The Spring, Summer, and Autumn articles preceding this one are linked in their names. The idea is that our natural colours have a way of reflecting light. Beyond just the colours of the reflected light, the wavelengths have properties that reach our other senses, as texture for instance. In Chinese medicine, our fingers are entry and exit points for energy. Of course. How could they not be? They touch everything. They’re up and down-loading who we are all the time. Each of our sense organs is doing the same. Each of the 12 Tone colour collections speaks a certain language, is evocative of certain emotions, reminds of certain landscapes, and makes sense if consistent in colour and touch and sound and scent and taste. It’s all happening at once. The knee bone is connected to the neck bone.

Summer soft, gentle, serene, muted colours don’t make sense in leather pants. Skin with that colouring has reflective properties truer to the surface of an opal, not a mirror or an elephant’s hide. Soft Autumn skin reflects light like felt and its colours are more beautiful in that texture than done up in Mr. Freezies. Do colours bounce light in certain ways that tell us texture? Or is it that skin painted in certain colours also carries other qualities that bounce light in a way that impresses texture?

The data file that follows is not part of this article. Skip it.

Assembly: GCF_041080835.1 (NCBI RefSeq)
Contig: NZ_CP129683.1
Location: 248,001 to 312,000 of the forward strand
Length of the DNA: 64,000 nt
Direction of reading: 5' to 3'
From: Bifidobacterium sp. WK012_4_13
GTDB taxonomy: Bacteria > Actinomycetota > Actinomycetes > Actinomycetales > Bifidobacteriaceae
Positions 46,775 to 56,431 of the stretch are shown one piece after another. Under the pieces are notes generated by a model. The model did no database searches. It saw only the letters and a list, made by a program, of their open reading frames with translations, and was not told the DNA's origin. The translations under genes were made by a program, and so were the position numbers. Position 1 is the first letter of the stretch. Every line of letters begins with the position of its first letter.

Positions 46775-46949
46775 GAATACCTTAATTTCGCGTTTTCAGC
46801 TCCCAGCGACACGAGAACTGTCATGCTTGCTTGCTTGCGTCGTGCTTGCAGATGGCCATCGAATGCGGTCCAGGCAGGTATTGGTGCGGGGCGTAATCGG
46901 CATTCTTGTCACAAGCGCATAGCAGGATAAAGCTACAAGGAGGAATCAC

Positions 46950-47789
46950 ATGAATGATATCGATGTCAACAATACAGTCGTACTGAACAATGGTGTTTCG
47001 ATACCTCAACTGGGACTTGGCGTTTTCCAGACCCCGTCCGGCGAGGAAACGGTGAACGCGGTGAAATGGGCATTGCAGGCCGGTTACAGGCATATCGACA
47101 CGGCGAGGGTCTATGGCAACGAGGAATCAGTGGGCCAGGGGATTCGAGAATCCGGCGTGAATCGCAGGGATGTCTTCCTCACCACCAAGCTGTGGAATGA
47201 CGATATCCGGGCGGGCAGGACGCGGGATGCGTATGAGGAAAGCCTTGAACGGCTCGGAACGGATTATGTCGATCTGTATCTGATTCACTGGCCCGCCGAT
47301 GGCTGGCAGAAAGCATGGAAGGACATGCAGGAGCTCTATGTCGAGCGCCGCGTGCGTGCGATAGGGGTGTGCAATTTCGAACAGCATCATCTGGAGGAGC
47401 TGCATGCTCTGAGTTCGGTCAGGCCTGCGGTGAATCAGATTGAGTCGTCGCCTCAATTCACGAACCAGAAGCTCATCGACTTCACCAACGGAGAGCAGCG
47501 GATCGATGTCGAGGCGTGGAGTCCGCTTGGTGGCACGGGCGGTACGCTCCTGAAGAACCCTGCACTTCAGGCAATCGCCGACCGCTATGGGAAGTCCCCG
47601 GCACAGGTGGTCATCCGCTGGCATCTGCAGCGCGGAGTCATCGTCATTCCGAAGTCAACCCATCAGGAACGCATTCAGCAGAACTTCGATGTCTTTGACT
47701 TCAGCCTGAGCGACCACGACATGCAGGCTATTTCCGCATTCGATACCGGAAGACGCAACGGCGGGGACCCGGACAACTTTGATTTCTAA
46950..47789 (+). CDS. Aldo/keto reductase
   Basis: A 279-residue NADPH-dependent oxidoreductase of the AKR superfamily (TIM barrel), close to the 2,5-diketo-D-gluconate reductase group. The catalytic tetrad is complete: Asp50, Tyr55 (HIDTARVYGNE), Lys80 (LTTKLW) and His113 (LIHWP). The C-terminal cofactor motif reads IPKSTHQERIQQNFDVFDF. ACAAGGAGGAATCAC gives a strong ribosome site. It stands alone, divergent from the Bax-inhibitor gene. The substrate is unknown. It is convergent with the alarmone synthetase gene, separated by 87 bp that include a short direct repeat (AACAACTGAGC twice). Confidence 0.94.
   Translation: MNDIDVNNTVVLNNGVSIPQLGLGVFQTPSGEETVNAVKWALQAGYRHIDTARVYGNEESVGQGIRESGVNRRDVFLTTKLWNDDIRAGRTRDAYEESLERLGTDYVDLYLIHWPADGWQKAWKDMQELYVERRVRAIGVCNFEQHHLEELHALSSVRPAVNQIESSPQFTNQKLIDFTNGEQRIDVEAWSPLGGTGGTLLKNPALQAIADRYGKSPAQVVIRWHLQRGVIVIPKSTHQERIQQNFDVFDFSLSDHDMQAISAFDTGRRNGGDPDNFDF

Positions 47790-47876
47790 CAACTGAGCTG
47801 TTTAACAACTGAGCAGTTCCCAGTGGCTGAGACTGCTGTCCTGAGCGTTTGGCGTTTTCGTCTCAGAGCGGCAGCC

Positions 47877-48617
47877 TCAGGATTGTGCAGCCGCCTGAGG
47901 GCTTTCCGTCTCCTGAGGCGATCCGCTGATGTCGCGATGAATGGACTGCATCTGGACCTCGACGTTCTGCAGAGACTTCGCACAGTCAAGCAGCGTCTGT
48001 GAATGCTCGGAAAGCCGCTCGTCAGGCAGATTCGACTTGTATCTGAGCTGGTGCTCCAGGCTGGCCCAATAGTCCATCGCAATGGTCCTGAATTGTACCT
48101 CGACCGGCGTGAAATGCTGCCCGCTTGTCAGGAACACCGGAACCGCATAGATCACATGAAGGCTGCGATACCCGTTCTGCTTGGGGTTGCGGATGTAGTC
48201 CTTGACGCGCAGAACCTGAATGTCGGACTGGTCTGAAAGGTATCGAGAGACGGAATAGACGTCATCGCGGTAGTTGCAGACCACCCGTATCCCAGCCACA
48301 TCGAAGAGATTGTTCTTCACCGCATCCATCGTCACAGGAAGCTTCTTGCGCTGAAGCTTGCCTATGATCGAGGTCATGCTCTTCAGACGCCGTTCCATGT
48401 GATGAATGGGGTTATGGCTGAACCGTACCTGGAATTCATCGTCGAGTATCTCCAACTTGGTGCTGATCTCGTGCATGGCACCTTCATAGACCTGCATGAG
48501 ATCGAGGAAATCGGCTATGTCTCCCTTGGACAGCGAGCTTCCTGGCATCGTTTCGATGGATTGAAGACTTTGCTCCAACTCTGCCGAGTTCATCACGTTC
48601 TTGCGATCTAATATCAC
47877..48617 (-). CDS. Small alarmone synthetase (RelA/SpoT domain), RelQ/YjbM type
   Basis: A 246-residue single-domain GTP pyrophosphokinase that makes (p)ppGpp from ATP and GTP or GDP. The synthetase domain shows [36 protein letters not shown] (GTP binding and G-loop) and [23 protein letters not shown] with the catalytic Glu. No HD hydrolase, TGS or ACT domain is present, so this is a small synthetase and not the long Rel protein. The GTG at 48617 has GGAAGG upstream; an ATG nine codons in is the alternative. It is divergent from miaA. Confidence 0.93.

The True Winter surface is smooth and hard. Dark Winter is smoother than Dark Autumn but not 100% smooth; it’s also thick, and not quite as hard as True Winter. Bright Winter is very smooth, shinier, and semitransparent – Dr. Sheldon Cooper, as opposed to Autumn’s Magnum P. I. Though some will cringe, I’m still going with rubbery for Winter skin by comparison with the other Seasons.

So far, we’ve said:

Bright Spring: glass

True Spring: persimmon

Light Spring: petal


Light Summer: peach

True Summer: cotton

Soft Summer: flannel


Soft Autumn: suede

True Autumn: velvet

Dark Autumn: leather


Dark Winter: Vinyl